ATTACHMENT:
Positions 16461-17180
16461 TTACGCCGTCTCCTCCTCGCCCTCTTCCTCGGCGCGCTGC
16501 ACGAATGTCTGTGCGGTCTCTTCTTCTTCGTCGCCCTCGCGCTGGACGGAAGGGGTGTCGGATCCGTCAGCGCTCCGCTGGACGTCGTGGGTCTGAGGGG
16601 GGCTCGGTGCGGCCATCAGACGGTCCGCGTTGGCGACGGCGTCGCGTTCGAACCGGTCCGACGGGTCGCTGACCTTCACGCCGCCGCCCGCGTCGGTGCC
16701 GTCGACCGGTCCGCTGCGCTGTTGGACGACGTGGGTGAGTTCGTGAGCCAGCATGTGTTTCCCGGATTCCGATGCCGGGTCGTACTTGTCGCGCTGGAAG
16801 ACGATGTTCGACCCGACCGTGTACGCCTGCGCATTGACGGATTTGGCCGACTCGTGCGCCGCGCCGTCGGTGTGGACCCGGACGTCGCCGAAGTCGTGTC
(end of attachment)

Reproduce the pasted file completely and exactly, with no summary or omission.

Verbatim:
Positions 16461-17180
16461 TTACGCCGTCTCCTCCTCGCCCTCTTCCTCGGCGCGCTGC
16501 ACGAATGTCTGTGCGGTCTCTTCTTCTTCGTCGCCCTCGCGCTGGACGGAAGGGGTGTCGGATCCGTCAGCGCTCCGCTGGACGTCGTGGGTCTGAGGGG
16601 GGCTCGGTGCGGCCATCAGACGGTCCGCGTTGGCGACGGCGTCGCGTTCGAACCGGTCCGACGGGTCGCTGACCTTCACGCCGCCGCCCGCGTCGGTGCC
16701 GTCGACCGGTCCGCTGCGCTGTTGGACGACGTGGGTGAGTTCGTGAGCCAGCATGTGTTTCCCGGATTCCGATGCCGGGTCGTACTTGTCGCGCTGGAAG
16801 ACGATGTTCGACCCGACCGTGTACGCCTGCGCATTGACGGATTTGGCCGACTCGTGCGCCGCGCCGTCGGTGTGGACCCGGACGTCGCCGAAGTCGTGTC